Don’t want to make your own bubble tea? Buy one here.


Three uses for tapioca bubbles at Song Que deli in Falls Church: from left, Combination Dessert, Taro Tea, Thai Tea. (Dayna Smith/for the Washington Post)
September 10, 2013

Bubble tea hasn’t surpassed Starbucks coffee as the No. 1 invasive drink of the Washington area, but in the 30-plus years since the tea-you-can-eat was introduced in Taiwan, it has become much easier to find in the District.

You can order bubble drinks at Vietnamese delis at the Eden Center in Falls Church. You can get them at small mom-and-pop shops in Rockville. You can find them in shopping malls. You can even order bubble tea from a food truck these days.

But not all shops are alike. Some lean toward the original Taiwanese model, emphasizing strongly steeped teas. Others downplay the tea in favor of sweet, fruity concoctions closer in spirit to yogurt smoothies. Whatever the approach, the tapioca pearls at the base of each drink should be freshly cooked. Older bubbles that sit too long in syrup will become moist and soggy, says Diana Shen, a Taiwanese native and bubble-tea enthusiast. Conversely, bubbles stored overnight in the refrigerator and not properly warmed the next day will be tough and chewy.

You want bubbles that are soft, lightly chewy and bouncy on the tongue. Where can you find them? The Food section and the Going Out Guide have these suggestions:

Bubble Tea Licious : The colorful mobile vendor works the streets of Washington, selling shaved ice, slurpees, bubbles teas and smoothies. Follow the truck on Twitter, @bubbleteaparty. $3-$5.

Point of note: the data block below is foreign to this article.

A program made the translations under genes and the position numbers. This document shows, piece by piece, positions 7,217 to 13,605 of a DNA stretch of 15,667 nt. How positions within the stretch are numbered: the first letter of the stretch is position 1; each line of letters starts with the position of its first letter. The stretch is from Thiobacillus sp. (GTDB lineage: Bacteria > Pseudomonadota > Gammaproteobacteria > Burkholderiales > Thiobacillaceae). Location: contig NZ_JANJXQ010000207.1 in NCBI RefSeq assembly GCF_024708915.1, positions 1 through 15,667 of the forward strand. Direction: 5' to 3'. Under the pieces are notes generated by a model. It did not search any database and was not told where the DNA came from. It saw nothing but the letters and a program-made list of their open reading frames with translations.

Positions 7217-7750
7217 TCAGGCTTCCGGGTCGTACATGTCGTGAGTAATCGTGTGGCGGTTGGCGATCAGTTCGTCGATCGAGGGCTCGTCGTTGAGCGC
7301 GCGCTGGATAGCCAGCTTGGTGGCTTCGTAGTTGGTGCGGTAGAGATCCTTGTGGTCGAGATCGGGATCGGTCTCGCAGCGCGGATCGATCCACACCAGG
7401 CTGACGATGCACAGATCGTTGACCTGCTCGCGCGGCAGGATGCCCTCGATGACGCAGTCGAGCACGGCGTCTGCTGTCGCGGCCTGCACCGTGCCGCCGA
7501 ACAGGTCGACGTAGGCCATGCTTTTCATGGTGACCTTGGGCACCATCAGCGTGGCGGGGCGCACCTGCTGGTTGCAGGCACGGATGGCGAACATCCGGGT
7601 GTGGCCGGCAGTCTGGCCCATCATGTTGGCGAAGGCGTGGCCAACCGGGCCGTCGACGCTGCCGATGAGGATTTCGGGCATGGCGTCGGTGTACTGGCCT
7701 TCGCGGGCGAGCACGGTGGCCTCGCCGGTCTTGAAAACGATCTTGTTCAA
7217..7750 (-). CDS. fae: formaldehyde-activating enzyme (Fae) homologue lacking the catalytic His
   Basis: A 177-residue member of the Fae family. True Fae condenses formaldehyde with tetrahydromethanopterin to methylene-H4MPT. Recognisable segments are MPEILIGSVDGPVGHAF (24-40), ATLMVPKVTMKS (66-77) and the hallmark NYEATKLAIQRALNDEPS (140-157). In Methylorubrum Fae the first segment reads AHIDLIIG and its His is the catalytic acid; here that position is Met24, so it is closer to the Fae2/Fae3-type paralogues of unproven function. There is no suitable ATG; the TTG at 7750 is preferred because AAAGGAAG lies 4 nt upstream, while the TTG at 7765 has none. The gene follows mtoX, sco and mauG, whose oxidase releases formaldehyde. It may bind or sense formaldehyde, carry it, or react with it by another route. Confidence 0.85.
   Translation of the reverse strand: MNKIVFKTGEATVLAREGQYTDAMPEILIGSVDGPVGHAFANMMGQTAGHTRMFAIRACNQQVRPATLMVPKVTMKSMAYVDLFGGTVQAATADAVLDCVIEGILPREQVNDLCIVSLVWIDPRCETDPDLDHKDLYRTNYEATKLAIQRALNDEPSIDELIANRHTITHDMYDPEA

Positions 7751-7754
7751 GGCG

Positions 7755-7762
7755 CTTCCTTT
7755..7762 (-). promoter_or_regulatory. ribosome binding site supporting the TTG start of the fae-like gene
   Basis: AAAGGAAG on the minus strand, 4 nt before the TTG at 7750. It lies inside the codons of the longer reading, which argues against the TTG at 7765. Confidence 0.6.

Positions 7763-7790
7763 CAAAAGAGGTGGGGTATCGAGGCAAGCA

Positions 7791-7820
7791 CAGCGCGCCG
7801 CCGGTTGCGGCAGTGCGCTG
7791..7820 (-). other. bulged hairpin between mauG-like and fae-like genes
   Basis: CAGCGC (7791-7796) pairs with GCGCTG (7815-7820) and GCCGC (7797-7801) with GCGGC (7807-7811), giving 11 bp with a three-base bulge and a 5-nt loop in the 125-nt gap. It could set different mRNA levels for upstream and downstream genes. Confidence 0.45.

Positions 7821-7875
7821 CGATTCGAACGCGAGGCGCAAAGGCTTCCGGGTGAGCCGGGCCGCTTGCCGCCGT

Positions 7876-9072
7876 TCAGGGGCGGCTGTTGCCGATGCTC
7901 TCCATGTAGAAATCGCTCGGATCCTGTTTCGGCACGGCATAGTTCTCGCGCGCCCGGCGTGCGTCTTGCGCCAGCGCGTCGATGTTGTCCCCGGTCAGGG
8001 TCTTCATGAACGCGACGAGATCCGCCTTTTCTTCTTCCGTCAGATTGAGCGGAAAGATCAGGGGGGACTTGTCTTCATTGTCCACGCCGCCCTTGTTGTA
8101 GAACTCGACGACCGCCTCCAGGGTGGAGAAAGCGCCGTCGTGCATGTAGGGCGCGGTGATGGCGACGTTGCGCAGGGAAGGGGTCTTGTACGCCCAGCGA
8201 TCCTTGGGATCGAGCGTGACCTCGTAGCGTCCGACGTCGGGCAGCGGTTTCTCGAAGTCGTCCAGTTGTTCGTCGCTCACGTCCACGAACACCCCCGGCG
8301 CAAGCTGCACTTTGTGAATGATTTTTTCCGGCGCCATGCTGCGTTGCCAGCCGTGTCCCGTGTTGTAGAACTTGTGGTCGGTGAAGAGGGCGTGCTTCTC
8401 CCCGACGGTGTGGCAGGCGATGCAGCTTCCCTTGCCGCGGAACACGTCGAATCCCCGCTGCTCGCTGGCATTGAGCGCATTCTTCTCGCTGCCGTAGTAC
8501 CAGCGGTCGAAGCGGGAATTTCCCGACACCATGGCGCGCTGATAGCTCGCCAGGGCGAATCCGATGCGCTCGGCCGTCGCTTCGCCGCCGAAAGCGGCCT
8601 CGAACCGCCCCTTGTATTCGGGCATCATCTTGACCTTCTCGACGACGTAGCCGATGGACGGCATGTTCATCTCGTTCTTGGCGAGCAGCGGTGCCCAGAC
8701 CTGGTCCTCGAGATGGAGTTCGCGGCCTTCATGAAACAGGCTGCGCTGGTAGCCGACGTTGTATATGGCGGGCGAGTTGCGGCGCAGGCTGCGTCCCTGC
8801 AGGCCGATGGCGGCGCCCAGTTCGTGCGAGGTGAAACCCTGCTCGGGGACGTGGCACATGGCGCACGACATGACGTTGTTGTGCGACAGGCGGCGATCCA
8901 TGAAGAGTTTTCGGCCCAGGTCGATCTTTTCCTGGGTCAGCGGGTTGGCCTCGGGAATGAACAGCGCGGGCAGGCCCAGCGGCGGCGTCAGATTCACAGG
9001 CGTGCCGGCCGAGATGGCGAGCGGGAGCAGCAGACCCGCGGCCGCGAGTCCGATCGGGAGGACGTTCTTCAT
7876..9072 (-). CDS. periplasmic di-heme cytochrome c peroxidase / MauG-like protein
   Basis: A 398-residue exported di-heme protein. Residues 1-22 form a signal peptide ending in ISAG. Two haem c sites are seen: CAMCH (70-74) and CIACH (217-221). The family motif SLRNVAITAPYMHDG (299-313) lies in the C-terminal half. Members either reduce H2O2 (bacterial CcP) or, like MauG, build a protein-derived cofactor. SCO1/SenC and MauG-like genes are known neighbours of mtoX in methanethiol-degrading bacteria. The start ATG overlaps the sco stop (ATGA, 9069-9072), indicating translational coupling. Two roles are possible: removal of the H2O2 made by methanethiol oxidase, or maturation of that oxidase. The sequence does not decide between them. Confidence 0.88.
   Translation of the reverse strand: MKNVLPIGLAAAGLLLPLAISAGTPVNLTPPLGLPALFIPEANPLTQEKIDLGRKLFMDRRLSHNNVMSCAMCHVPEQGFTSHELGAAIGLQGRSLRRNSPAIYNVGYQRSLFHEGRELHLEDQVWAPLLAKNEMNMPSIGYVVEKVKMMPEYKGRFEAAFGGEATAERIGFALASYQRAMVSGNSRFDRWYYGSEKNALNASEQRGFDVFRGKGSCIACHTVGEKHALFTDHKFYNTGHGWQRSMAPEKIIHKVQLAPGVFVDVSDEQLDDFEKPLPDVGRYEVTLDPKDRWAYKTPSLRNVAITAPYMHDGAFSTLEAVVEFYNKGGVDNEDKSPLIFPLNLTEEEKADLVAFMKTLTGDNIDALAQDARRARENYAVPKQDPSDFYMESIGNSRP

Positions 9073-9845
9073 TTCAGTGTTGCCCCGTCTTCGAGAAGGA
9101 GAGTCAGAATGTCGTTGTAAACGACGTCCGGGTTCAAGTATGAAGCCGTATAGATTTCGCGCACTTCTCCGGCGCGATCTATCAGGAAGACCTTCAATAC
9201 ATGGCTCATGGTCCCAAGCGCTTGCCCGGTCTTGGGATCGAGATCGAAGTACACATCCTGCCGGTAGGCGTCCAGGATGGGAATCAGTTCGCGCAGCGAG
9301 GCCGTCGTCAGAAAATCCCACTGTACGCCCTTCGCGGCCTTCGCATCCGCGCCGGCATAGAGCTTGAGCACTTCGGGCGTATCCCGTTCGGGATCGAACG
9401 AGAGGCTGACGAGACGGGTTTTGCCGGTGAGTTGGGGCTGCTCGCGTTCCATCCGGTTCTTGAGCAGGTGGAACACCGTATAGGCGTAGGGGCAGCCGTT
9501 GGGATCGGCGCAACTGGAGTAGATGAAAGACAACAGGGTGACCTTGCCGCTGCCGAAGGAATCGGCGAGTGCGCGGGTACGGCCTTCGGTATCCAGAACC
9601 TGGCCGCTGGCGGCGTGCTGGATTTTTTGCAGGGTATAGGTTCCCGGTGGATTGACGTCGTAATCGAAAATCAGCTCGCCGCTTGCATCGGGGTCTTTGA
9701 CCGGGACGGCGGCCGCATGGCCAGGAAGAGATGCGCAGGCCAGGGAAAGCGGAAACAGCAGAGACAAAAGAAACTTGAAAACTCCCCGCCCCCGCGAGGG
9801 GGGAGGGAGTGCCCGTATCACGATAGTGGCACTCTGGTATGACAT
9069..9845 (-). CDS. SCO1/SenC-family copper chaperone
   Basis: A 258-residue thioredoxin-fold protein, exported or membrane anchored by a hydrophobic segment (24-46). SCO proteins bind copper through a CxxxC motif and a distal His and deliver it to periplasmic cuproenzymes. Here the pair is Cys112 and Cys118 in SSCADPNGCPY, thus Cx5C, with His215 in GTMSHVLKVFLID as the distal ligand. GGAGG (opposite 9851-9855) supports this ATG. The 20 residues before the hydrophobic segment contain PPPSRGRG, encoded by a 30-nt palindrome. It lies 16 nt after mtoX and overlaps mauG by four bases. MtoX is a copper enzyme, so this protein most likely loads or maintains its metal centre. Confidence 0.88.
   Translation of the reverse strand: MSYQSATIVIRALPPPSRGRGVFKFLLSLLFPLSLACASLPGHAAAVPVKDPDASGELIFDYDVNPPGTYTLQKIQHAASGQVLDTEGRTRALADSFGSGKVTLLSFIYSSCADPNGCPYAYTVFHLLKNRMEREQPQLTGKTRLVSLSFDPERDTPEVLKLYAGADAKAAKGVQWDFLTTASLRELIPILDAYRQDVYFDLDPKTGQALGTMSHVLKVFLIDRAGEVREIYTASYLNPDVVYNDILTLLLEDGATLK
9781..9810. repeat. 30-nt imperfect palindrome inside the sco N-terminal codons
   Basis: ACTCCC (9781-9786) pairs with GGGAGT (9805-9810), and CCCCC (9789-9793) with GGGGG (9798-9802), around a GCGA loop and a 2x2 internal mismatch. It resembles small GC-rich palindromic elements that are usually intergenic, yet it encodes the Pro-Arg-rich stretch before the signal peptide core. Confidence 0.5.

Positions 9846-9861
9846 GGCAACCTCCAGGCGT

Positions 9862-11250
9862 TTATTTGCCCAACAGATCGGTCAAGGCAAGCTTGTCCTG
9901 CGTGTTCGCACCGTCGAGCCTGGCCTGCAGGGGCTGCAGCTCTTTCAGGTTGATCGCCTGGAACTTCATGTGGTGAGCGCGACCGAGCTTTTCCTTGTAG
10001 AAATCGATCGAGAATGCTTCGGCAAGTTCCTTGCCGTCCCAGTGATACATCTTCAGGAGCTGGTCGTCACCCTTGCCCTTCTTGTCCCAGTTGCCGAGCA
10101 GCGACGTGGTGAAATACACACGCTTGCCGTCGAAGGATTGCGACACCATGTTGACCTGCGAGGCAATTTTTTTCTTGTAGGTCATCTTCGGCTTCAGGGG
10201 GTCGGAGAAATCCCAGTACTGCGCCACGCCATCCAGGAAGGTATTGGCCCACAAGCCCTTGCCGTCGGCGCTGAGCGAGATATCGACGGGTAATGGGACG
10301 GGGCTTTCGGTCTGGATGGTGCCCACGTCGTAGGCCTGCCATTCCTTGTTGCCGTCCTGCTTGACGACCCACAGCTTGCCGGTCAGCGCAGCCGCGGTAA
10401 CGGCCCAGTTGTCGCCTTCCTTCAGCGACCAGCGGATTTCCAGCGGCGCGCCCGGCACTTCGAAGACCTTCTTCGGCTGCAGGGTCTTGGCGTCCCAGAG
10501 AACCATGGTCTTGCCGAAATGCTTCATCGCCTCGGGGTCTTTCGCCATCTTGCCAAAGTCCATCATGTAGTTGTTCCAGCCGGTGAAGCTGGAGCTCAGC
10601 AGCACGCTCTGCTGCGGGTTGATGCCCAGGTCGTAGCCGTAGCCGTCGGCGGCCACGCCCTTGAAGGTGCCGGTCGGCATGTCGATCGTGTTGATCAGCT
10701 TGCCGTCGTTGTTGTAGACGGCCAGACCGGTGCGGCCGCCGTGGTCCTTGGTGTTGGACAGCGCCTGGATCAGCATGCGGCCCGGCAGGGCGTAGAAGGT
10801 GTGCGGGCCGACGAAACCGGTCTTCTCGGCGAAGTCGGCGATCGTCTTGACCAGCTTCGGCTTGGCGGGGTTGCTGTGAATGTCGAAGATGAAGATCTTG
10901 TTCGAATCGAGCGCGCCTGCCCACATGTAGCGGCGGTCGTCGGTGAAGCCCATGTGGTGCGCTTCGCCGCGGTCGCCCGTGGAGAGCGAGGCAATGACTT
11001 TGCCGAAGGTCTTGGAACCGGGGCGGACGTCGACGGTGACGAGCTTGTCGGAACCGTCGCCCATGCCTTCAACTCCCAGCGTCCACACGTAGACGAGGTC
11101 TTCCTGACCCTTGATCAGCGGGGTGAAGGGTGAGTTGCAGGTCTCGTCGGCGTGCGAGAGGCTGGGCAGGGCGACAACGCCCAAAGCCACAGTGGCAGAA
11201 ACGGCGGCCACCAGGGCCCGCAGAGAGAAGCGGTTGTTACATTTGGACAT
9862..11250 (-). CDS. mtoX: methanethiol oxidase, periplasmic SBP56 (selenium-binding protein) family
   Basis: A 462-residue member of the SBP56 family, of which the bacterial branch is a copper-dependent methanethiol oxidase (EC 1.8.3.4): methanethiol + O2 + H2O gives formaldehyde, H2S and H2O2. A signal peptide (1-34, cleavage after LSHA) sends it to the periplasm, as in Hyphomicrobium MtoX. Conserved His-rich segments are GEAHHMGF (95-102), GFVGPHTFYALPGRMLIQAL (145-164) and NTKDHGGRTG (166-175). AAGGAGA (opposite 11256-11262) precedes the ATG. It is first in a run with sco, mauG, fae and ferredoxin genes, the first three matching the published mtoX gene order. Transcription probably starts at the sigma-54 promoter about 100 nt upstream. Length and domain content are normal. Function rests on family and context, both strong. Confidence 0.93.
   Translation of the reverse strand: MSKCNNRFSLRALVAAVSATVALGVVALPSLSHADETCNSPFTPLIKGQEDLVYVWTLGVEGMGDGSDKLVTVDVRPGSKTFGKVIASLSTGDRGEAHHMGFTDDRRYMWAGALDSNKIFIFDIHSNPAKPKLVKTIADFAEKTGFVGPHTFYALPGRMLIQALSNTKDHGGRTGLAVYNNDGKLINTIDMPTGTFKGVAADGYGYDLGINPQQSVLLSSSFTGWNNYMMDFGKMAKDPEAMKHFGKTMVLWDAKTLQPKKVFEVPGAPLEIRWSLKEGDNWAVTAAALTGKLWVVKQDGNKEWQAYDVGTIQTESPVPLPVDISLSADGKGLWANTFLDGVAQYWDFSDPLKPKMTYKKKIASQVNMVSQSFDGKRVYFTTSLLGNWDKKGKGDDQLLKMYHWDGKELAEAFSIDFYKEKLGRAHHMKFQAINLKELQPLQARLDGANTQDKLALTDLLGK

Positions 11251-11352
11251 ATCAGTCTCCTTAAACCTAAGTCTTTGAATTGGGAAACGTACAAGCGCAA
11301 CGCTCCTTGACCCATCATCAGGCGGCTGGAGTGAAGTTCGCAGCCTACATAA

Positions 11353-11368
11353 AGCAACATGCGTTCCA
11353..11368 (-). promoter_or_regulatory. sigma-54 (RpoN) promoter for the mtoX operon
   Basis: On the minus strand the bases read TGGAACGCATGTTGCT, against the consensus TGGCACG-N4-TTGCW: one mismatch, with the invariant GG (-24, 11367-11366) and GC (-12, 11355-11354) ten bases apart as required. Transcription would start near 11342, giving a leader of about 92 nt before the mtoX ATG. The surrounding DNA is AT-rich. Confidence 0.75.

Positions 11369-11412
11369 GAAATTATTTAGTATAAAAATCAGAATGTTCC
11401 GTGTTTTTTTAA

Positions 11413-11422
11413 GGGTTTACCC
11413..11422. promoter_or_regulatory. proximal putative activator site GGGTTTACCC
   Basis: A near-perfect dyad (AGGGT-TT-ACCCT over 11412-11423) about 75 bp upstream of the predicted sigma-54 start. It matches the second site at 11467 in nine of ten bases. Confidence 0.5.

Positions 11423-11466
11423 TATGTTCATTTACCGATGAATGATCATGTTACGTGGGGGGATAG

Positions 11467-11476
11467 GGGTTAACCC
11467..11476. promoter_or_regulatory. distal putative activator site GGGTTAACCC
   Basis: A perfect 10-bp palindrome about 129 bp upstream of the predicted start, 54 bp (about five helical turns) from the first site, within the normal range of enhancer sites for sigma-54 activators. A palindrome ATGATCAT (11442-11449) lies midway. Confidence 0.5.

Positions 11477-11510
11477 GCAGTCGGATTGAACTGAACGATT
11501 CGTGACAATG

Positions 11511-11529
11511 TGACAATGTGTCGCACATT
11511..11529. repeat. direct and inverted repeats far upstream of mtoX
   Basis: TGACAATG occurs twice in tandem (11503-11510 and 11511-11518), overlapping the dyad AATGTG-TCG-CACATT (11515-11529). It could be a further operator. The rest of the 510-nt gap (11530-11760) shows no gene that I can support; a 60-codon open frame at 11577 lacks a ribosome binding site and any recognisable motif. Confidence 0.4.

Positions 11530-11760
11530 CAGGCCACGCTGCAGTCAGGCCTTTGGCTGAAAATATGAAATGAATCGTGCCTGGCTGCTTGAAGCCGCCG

Jumbo Jumbo Cafe Bubble Express: The charming strip-center operation in Rockville makes its bubbles fresh daily. You can chew them in a variety of drinks, whether milk teas or smoothies. $3.25-$4.25.

Lily Bubble Tea and Smoothie: The Taiwanese-style shop in Pentagon City offers five types of tea as well as fresh fruits in season for a few of its smoothies. $3.65-$5.50.

Song Que: The expansive Vietnamese deli in the Eden Center offers a wide selection of bubble teas, smoothies and other bubble-based drinks. Song Que sometimes uses fresh fruits in season and supplements its taro powder with fresh pieces. $3.25- $3.75.

Ten Ren’s Tea Time: This College Park shop, part of the giant Ten Ren tea company, focuses on (what else?) tea. Sure, you can order bubble smoothies here, but when you have access to fine oolong green tea, why would you want anything else? $3.25-$6.

Thanh Son Tofu: The esteemed Eden Center tofu vendor also offers a generous selection of bubble-based drinks, including smoothies prepared with real fruit, both frozen (durian, strawberries) and fresh (bananas). $3-$3.75.

Tim Carman serves as the full-time writer for the Post's Food section and as the $20 Diner for the Weekend section, a double duty that requires he ingest more calories than a draft horse.
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